Friday Reads #18: Into the Water by Paula Hawkins

Friday Reads

Book Beginnings is a book meme hosted by Rose City Reader where participants share the first sentence (or so) of the book, along with initial thoughts about the sentence, impressions of the book, or anything else the opener inspires.

The Friday 56 is hosted by Freda’s Voice, and the rules are quite simple: Grab a book, any book, and turn to page 56 or 56% in your e-reader. Find any non-spoilery sentence(s) and post.

This week’s book:

33245502Summary (from Goodreads): A single mother turns up dead at the bottom of the river that runs through town. Earlier in the summer, a vulnerable teenage girl met the same fate. They are not the first women lost to these dark waters, but their deaths disturb the river and its history, dredging up secrets long submerged.

Left behind is a lonely fifteen-year-old girl. Parentless and friendless, she now finds herself in the care of her mother’s sister, a fearful stranger who has been dragged back to the place she deliberately ran from—a place to which she vowed she’d never return.

With the same propulsive writing and acute understanding of human instincts that captivated millions of readers around the world in her explosive debut thriller, The Girl on the Train, Paula Hawkins delivers an urgent, twisting, deeply satisfying read that hinges on the deceptiveness of emotion and memory, as well as the devastating ways that the past can reach a long arm into the present.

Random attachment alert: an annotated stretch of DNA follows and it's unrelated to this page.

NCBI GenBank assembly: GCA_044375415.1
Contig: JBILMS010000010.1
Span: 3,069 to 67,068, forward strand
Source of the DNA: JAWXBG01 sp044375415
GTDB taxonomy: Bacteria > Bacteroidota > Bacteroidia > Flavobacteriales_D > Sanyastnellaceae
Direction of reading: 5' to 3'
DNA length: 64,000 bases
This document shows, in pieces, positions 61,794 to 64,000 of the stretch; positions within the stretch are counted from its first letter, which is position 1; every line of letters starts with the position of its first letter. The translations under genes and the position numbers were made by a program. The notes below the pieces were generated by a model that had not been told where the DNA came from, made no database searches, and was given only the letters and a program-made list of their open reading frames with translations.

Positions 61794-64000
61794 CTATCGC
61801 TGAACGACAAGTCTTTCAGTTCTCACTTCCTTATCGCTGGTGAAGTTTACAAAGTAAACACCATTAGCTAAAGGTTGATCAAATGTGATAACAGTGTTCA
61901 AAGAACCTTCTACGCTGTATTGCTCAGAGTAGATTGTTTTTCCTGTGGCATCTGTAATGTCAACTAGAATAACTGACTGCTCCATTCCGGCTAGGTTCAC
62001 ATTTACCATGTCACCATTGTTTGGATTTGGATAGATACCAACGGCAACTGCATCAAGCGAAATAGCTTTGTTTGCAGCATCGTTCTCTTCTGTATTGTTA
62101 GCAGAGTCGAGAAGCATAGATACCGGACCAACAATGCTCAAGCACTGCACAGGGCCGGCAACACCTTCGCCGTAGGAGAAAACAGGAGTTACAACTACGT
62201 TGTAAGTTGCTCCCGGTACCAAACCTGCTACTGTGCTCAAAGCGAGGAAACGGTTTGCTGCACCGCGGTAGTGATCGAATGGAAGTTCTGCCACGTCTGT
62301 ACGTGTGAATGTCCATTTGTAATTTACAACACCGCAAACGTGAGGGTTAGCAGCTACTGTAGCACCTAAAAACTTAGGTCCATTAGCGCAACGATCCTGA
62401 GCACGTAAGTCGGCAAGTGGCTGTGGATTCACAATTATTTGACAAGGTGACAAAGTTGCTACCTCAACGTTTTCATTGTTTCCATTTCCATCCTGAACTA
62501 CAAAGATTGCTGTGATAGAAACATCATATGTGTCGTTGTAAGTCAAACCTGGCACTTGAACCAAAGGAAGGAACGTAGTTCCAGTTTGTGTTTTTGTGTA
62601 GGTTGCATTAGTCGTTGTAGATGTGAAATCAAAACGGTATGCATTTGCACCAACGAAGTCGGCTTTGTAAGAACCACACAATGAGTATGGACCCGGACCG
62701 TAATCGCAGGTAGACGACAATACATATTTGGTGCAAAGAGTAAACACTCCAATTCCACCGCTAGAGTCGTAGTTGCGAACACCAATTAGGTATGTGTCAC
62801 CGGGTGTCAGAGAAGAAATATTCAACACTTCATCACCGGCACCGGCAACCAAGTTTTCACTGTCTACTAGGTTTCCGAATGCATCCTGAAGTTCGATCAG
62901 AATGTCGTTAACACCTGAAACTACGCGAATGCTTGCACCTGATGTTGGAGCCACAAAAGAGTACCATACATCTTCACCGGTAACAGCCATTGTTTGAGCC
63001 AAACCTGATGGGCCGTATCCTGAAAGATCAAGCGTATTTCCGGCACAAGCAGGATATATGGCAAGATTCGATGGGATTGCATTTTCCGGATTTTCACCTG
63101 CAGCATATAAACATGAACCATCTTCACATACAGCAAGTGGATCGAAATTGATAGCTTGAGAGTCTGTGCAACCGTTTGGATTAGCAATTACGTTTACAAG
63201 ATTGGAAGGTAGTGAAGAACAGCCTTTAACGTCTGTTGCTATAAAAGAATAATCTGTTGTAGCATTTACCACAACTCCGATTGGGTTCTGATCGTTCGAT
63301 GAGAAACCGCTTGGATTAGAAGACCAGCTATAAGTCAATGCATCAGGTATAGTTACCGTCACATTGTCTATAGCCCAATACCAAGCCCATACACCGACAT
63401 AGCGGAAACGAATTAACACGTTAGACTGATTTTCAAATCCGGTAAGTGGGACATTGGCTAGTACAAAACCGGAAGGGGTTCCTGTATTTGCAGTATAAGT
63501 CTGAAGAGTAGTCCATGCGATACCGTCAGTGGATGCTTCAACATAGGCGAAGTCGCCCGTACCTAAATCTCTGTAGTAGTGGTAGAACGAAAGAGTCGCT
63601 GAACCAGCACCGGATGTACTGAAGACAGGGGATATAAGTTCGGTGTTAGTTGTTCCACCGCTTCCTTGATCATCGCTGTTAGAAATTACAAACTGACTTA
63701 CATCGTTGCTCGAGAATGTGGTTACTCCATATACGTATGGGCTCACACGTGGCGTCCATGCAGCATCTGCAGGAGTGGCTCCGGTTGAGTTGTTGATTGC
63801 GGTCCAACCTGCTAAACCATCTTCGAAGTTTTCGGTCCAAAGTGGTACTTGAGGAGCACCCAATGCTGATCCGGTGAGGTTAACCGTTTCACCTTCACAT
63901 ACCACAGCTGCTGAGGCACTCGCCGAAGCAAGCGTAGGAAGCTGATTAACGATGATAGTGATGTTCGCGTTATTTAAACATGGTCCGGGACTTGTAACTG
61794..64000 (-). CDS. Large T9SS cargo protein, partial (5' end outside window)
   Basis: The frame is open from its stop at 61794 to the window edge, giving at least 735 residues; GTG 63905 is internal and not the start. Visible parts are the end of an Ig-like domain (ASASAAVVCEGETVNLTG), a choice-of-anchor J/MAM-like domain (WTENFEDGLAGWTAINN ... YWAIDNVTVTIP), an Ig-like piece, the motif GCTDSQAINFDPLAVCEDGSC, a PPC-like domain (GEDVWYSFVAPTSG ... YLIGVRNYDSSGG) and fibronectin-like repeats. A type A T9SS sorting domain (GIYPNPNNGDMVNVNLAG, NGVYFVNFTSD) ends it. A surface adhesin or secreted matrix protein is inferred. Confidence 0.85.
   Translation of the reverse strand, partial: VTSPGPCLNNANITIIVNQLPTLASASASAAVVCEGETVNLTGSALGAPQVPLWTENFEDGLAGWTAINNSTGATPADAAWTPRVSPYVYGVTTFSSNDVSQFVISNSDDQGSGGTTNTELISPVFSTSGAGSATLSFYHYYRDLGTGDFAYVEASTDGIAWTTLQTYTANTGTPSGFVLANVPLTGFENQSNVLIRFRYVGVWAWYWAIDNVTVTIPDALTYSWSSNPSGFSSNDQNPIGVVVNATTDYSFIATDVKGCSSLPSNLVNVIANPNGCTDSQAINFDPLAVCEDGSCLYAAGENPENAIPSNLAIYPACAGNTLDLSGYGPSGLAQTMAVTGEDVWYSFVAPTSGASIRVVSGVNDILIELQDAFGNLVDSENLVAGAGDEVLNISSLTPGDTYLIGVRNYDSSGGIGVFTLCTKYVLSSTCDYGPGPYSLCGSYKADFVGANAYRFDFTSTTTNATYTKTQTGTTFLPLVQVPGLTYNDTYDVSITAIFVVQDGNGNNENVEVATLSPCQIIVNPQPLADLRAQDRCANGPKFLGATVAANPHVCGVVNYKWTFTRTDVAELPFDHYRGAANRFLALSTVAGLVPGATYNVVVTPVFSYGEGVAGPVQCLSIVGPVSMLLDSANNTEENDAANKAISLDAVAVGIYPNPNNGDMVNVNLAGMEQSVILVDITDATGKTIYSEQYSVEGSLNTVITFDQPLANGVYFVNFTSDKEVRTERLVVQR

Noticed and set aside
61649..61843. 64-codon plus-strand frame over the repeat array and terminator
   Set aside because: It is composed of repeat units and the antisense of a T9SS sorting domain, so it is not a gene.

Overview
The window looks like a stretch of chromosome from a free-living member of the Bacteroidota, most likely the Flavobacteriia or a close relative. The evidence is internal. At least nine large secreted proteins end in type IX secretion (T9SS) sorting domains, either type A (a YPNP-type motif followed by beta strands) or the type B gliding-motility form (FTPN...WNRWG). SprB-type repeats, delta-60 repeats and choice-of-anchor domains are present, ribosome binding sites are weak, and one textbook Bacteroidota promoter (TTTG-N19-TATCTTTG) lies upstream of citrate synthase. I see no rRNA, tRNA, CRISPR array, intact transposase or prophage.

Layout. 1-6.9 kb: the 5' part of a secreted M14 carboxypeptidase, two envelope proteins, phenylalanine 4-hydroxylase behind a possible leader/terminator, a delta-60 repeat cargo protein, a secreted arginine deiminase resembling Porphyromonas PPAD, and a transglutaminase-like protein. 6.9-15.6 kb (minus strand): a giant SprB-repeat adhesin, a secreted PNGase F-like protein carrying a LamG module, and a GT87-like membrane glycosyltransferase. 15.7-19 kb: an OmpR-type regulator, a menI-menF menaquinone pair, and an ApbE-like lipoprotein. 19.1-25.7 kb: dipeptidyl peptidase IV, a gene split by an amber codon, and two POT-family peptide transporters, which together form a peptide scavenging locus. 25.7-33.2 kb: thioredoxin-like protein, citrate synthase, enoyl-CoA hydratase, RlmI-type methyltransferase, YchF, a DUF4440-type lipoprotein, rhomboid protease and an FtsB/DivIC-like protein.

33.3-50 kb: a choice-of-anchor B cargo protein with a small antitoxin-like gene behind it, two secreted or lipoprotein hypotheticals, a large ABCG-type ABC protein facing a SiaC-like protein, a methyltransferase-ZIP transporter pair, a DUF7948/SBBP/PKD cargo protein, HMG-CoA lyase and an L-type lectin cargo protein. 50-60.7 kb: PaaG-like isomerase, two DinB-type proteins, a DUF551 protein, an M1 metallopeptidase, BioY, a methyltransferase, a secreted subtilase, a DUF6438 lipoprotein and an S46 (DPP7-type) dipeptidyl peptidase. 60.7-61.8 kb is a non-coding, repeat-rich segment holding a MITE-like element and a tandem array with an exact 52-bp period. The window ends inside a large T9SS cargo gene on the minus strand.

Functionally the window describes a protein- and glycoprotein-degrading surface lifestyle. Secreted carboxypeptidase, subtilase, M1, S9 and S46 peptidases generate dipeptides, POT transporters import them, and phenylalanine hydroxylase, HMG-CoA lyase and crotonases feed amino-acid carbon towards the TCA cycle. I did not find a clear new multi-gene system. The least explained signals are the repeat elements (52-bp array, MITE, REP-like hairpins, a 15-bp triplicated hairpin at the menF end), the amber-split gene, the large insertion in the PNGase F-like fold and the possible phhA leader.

Beware a calm surface—you never know what lies beneath. Continue reading

Book vs. Movie: The Girl on the Train

 

book vs. Movie

Don’t Judge a Book by its Movie is a feature on The Candid Cover spotlighting and reviewing book to movie adaptations. 

The Girl on the Train by Paula Hawkins is one thriller that needs to be on your to-be-read list. The characters are so well developed and the story is one that will keep you guessing right up until the end. An adaptation of any book is sure to be different from the original, however this film did a wonderful job of keeping most of the story intact. Continue reading